Australia: NZ nationals can travel to Australia without a visa, indefinitely I think. I arrived at Brisbane port and passport officials came onto the boat and checked my passport before I could disembark. The German couple also on board seemed to get through without any trouble.
Indonesia: a one month tourist visa on arrival. I read that these can be got on arrival at ports but this was the one country I arrived into by air.
Malaysia: ninety-day visa on arrival. I got this at the port of Melaka and I've read that they can be got at other ports such as Penang.
Thailand: two-week visa on arrival. This is different from if you arrive by air - in that case, the standard visa is for one month but arriving by land you only get a two-week visa, for what reason I don't know.
Cambodia: ninety-day visa on arrival. There are some scams at the border where officials will take you to an office some way from the border and while they give you a valid visa, you end up paying more than you have to. That's what happened to me but I suspect that if I'd just ignored those officials and gone right to the border I would have got it fine there.
Vietnam: one-month visa in advance. They might be possible to get when arriving at the border but the standard practice seems to be to get it in advance. I got mine while in Phnom Penh, my hotel getting it for me for a reasonable fee and it only took one night between my requesting/ paying for it and it arriving.
China: one-month visa in advance. Again, the standard seems to be not to get these on arrival. There seemed to be plenty of tourist operators and backpacker places in Hanoi that will get them for you for a reasonable fee but they take a long time: mine took about a week.
Mongolia: two-week visa on arrival. Even though I got mine on arrival, I recommend getting it in advance (which is possible). In advance seems to be the standard practice and wanting it on arrival met with surprised officials and negotiations over fees and visa duration.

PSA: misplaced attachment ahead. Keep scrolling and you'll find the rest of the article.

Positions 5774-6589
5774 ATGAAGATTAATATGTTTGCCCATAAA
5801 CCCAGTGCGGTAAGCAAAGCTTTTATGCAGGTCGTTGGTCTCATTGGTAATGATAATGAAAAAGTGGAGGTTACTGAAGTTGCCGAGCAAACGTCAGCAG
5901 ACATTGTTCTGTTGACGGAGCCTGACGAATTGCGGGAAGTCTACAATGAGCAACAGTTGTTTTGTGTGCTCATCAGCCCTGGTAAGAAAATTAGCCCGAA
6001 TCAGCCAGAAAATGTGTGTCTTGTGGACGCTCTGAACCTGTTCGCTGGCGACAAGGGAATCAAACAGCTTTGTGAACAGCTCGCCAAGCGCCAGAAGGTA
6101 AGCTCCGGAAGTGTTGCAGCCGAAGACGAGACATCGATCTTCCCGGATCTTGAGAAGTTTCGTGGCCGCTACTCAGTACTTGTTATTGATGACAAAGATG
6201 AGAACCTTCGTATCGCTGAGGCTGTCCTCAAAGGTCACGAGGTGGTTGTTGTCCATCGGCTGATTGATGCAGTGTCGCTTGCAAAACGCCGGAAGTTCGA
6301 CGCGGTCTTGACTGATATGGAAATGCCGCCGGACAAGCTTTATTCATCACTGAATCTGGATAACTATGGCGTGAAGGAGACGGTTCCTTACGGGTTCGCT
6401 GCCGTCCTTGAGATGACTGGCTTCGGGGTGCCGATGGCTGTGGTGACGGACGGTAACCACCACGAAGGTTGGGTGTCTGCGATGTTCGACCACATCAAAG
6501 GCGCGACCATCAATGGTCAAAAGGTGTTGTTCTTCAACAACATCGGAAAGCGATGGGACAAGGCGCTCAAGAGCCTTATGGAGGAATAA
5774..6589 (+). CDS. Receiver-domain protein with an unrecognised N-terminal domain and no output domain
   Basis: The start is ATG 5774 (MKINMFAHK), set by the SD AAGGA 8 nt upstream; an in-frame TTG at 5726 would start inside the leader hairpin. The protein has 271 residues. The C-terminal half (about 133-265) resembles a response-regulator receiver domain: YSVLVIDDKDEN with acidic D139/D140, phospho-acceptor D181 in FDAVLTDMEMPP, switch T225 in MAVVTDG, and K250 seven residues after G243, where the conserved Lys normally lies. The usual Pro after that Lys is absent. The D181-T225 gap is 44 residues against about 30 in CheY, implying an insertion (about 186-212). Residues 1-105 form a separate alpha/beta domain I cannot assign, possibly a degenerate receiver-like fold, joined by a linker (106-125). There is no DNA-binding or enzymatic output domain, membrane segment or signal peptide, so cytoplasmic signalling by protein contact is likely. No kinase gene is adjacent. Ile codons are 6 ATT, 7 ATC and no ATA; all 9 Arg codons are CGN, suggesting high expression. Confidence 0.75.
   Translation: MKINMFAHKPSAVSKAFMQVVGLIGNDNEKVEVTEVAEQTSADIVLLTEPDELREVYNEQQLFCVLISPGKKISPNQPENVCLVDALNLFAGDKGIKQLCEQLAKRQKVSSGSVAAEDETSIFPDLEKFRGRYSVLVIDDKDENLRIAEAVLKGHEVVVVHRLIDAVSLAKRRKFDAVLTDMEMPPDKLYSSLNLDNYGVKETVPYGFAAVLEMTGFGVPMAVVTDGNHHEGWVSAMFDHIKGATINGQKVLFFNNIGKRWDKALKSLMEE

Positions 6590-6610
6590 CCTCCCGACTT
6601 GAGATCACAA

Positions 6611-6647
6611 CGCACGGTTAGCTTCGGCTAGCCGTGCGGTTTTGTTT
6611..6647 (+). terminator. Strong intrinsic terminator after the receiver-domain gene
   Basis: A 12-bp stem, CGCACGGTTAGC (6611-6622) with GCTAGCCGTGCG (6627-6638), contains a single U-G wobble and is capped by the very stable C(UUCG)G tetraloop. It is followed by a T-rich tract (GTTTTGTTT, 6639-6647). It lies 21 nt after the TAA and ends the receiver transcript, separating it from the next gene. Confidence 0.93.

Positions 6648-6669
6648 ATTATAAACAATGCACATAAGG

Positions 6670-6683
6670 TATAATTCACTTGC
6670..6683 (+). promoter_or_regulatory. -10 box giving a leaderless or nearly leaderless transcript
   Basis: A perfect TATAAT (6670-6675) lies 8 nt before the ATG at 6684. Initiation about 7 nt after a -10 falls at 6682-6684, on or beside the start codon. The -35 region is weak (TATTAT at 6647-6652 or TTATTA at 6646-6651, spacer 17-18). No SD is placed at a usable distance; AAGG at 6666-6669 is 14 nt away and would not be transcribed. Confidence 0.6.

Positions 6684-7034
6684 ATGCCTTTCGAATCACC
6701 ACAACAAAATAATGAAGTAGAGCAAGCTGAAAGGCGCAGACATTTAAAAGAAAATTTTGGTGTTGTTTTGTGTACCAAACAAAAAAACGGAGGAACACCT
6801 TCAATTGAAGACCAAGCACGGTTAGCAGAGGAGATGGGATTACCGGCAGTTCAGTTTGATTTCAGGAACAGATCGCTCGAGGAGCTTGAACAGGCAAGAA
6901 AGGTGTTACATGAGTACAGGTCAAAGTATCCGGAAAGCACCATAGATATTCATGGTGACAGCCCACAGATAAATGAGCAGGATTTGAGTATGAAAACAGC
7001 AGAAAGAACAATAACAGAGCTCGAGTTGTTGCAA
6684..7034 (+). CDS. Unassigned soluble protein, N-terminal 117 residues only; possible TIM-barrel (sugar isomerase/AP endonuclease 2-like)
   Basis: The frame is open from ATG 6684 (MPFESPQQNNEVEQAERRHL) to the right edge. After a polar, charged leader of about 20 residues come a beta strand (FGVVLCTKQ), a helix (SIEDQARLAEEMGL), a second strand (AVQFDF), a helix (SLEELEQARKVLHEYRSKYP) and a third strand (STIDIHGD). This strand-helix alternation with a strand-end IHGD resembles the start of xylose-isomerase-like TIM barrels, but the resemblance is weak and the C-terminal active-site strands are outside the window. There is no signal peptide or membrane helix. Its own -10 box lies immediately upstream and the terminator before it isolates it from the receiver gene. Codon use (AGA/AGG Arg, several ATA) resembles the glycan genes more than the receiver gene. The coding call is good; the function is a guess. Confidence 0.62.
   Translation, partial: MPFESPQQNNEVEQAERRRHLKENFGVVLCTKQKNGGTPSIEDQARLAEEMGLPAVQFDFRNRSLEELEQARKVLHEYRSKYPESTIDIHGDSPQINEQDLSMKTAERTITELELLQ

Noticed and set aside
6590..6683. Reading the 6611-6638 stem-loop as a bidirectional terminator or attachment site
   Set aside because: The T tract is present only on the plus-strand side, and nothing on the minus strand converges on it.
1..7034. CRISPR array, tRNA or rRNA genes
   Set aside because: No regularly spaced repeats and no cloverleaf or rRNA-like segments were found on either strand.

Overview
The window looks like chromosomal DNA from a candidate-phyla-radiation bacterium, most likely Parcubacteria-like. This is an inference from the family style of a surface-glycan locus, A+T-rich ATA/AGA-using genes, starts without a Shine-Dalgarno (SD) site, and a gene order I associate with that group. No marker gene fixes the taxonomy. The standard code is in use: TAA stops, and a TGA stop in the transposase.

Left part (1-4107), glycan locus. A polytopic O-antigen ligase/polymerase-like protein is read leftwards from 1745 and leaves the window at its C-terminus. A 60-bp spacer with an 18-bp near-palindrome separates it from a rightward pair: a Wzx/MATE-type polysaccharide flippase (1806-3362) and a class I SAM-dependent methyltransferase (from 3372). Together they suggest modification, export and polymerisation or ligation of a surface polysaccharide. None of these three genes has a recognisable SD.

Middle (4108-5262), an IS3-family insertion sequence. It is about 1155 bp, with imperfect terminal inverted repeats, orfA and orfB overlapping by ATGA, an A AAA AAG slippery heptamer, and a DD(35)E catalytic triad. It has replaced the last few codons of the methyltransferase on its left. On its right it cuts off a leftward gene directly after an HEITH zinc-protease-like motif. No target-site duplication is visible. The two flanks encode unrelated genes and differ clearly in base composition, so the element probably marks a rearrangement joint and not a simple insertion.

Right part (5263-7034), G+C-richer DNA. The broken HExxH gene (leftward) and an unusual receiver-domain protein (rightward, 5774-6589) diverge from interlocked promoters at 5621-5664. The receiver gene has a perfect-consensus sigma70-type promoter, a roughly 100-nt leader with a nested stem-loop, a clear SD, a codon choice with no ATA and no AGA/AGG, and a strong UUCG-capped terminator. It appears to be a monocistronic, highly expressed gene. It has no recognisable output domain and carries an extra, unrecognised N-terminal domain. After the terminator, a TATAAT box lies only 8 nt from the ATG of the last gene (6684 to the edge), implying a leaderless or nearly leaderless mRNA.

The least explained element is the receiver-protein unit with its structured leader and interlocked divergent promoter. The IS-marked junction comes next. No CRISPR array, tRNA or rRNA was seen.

Russia: one-month visa in advance. This was by far the most difficult visa I had to get. In addition to the application form, you need a detailed itinerary and an invitation from a Russian tour agency. There are tour agencies with websites that will provide these for a fee. I was fortunate in that Kristen already had got these for me when she was getting her's in New Zealand. In China, the Russian consulates in Beijing and Shanghai will not give visas to those who are in China on visas of less than 90 days, i.e. you have to be a Chinese national or living and working there. The Russian consulate in Hong Kong, however, is more flexible and will give visas to travelers so go there or even do what I did and send your passport and forms to someone there who will do it for you (the HK consulate doesn't seem to have a problem with not being there in person) - but remember you need your passport to check into any hotel in China so only send it if you've already checked into a hotel for at least a few days (or alternatively sneak into your girlfriend's room when the staff aren't looking, until your passport comes back!)
Finland: no visa needed. I'm not quite sure what the situation here is. They stamped my passport and there doesn't seem to be any date-limit and no fee to pay. So I think New Zealanders can stay as long as they like so long as they don't work.
The Rest of EU: there were no further passport checks through Estonia, Latvia, Lithuania, Poland, Slovakia, Austria, Czech Republic, Germany, or Netherlands. There was a passport check when I arrived in the UK which surprised me - they are in the EU aren't they? - but there I used my UK passport. I'm not sure if this is going to result in any confusion when I leave but I can't see why it would, which is not to say it won't.